How to find good lighting?
Entire shelves of libraries are filled with books on lighting theory, but let’s focus on a few basic tips.
First thing you need to do is start noticing the qualities of light around you. For now, let’s say the light’s most important qualities are directionality and temperature (warmth or coolness).
Directionality tells us whether most light is coming from just one pin-point direction (like sun or a streetlight), from few directions (like big window in the room) or from many directions (like overcast sky).
Depending on this apparent size of the source, your photos will create vastly different impressions on the viewer. It’s best to start being aware of these different sizes of your sources and noticing how they influence the emotions and atmosphere of the photos depending on your subject.
An amazing photographer once gave me a tip that opened my eyes: shoot with a black & white preview on the LCD (regardless of whether you actually capture photo in color). Removing distracting colors will make it much easier for you to see the quality of light itself.
It’s way beyond the scope of this post to start explaining the details here, but I will mention that shooting people generally favors less directional light as it avoids ugly shadows on their faces (e.g. big window nearby, or cloudy sky), while urban or natural landscapes will often look much more interesting with very directional light precisely because there will be shadows giving the scene a more dynamic look (like direct sunlight from a lower angle).
In travel photography we can rarely choose our lighting, so focus on one thing you can somewhat control — the angle of the light. This is most important for pin-point sources (like sun) and your basic method of control is simple – time. Sun is moving from low to high to low, so picking your angle comes down to waiting for the right time of day.
Shooting a portrait when the sun is high above you will produce deep and unappealing shadows under eyes and nose of your subject. Since you can’t flatten out the face, most flattering portraits happen when the sun goes low, which is just after sunrise or just before sunset. It’s hard to limit yourself to shooting only very early or late in the day, so generally, avoiding mid-day sun will already help. For those truly spectacular portraits, wait for those two magical periods (also called golden hours).
This brings us to second important quality of light — warmth and coolness, or simply temperature. If we ignore artificial light sources, sun at noon is a pretty neutral white, by definition. This gives the colors their true tone and definition, but as travel photographers, we don’t really care about that. We’re after that certain appeal in photos and it turns out most people react well to slightly warmer photos.
Due to how our sky filters sun’s white light, the warmest light is during the aforementioned golden hours — roughly one hour after dawn and one hour before sunset. This is very lucky because that is the exact period when sun is at its lowest point, illuminating subjects in a very direct and often interesting way — whether you’re shooting people, streets or mountains, you will get that extra wow effect!
How do you tell a story and offer some context?
Start by not focusing just on your subject. What’s happening may be obvious to you, the photographer, at this point in time, but will it be clear to someone who wasn’t there looking at the photo two years down the line?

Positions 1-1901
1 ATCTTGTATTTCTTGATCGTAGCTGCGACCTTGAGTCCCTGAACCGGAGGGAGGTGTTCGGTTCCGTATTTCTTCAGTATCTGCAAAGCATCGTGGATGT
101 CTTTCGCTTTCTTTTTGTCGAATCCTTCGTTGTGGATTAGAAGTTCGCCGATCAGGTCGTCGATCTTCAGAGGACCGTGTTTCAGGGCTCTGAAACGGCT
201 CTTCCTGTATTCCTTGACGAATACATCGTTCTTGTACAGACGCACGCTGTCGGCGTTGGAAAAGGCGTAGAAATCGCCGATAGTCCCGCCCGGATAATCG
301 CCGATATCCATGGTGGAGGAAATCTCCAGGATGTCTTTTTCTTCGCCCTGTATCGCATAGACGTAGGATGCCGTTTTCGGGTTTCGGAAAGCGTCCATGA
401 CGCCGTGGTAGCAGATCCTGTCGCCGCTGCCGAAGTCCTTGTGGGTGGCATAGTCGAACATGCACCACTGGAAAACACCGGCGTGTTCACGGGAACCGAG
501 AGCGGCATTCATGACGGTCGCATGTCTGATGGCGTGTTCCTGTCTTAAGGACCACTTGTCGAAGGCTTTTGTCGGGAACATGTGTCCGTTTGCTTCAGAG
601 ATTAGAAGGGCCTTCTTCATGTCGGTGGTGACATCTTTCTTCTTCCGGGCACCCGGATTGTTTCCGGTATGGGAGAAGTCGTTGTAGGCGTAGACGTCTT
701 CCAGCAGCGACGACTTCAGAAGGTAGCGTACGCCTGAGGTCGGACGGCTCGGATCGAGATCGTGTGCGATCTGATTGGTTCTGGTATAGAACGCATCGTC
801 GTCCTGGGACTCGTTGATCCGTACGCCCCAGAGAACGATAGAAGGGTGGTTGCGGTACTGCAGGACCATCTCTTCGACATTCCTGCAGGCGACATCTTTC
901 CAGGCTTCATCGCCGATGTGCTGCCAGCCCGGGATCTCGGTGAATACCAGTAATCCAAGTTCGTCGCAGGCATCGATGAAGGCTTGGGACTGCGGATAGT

Imagine you want to photograph a street player in downtown Buenos Aires. Obvious thing to do would be to push through the gathered crowd, frame him dead-on and take a shot. That shot, however, would be dry and taken out of context.
Ask yourself, what’s the story you want to convey?
In this case, it’s probably the whole experience of a foreign city, on a street filled with music and spectators. So why not include all that in the shot from the beginning? Go wide, hold your camera above your head and capture the street player through other spectators. It will be a much more revealing photo.
After that, go close and shoot an interesting detail. Maybe his face in the passion of singing, or his callused hand on the strings of the guitar. This, too, will add to the story and context.
Beginners too often focus on details and huge zooms, but details by themselves don’t tell much. It’s good to start wide and start telling your story from the beginning.
Another good idea to play with is shooting your subject through something else that’s relevant to the story and which will remain in a blurry foreground, but still recognizable. It will add to the story because it’s similar to how you’ve seen things while you were there!
In the above example, those were the blurry silhouettes of spectators around the street player. Or, you may want to shoot an amazing waterfall in the jungle. Why not shoot it through a bit of vegetation that surrounds it, so that the leaves on the periphery of the photo reveal the majestic waterfall in the middle?
It’s representative of the most basic of stories — walking up to something — so it will be instantly familiar to the viewer. As you get more skilled, you’ll find creative ways of varying this in many interesting ways. Another good way to start taking better photos and stories is asking yourself a few questions each time you feel itch in your trigger finger.
For example: Why am I shooting this? What is the story or feeling I want to convey? Do I see myself ever looking at this photo again a year or two later? Does this photo have a place in the narrative of my travel or my life?
If your answers to these questions aren’t clear, then don’t shoot it until you figure it out! To get better, it’s important to filter signal from the noise and focus your efforts and creativity on few shots that matter, instead of dispersing them over many hundreds of photos.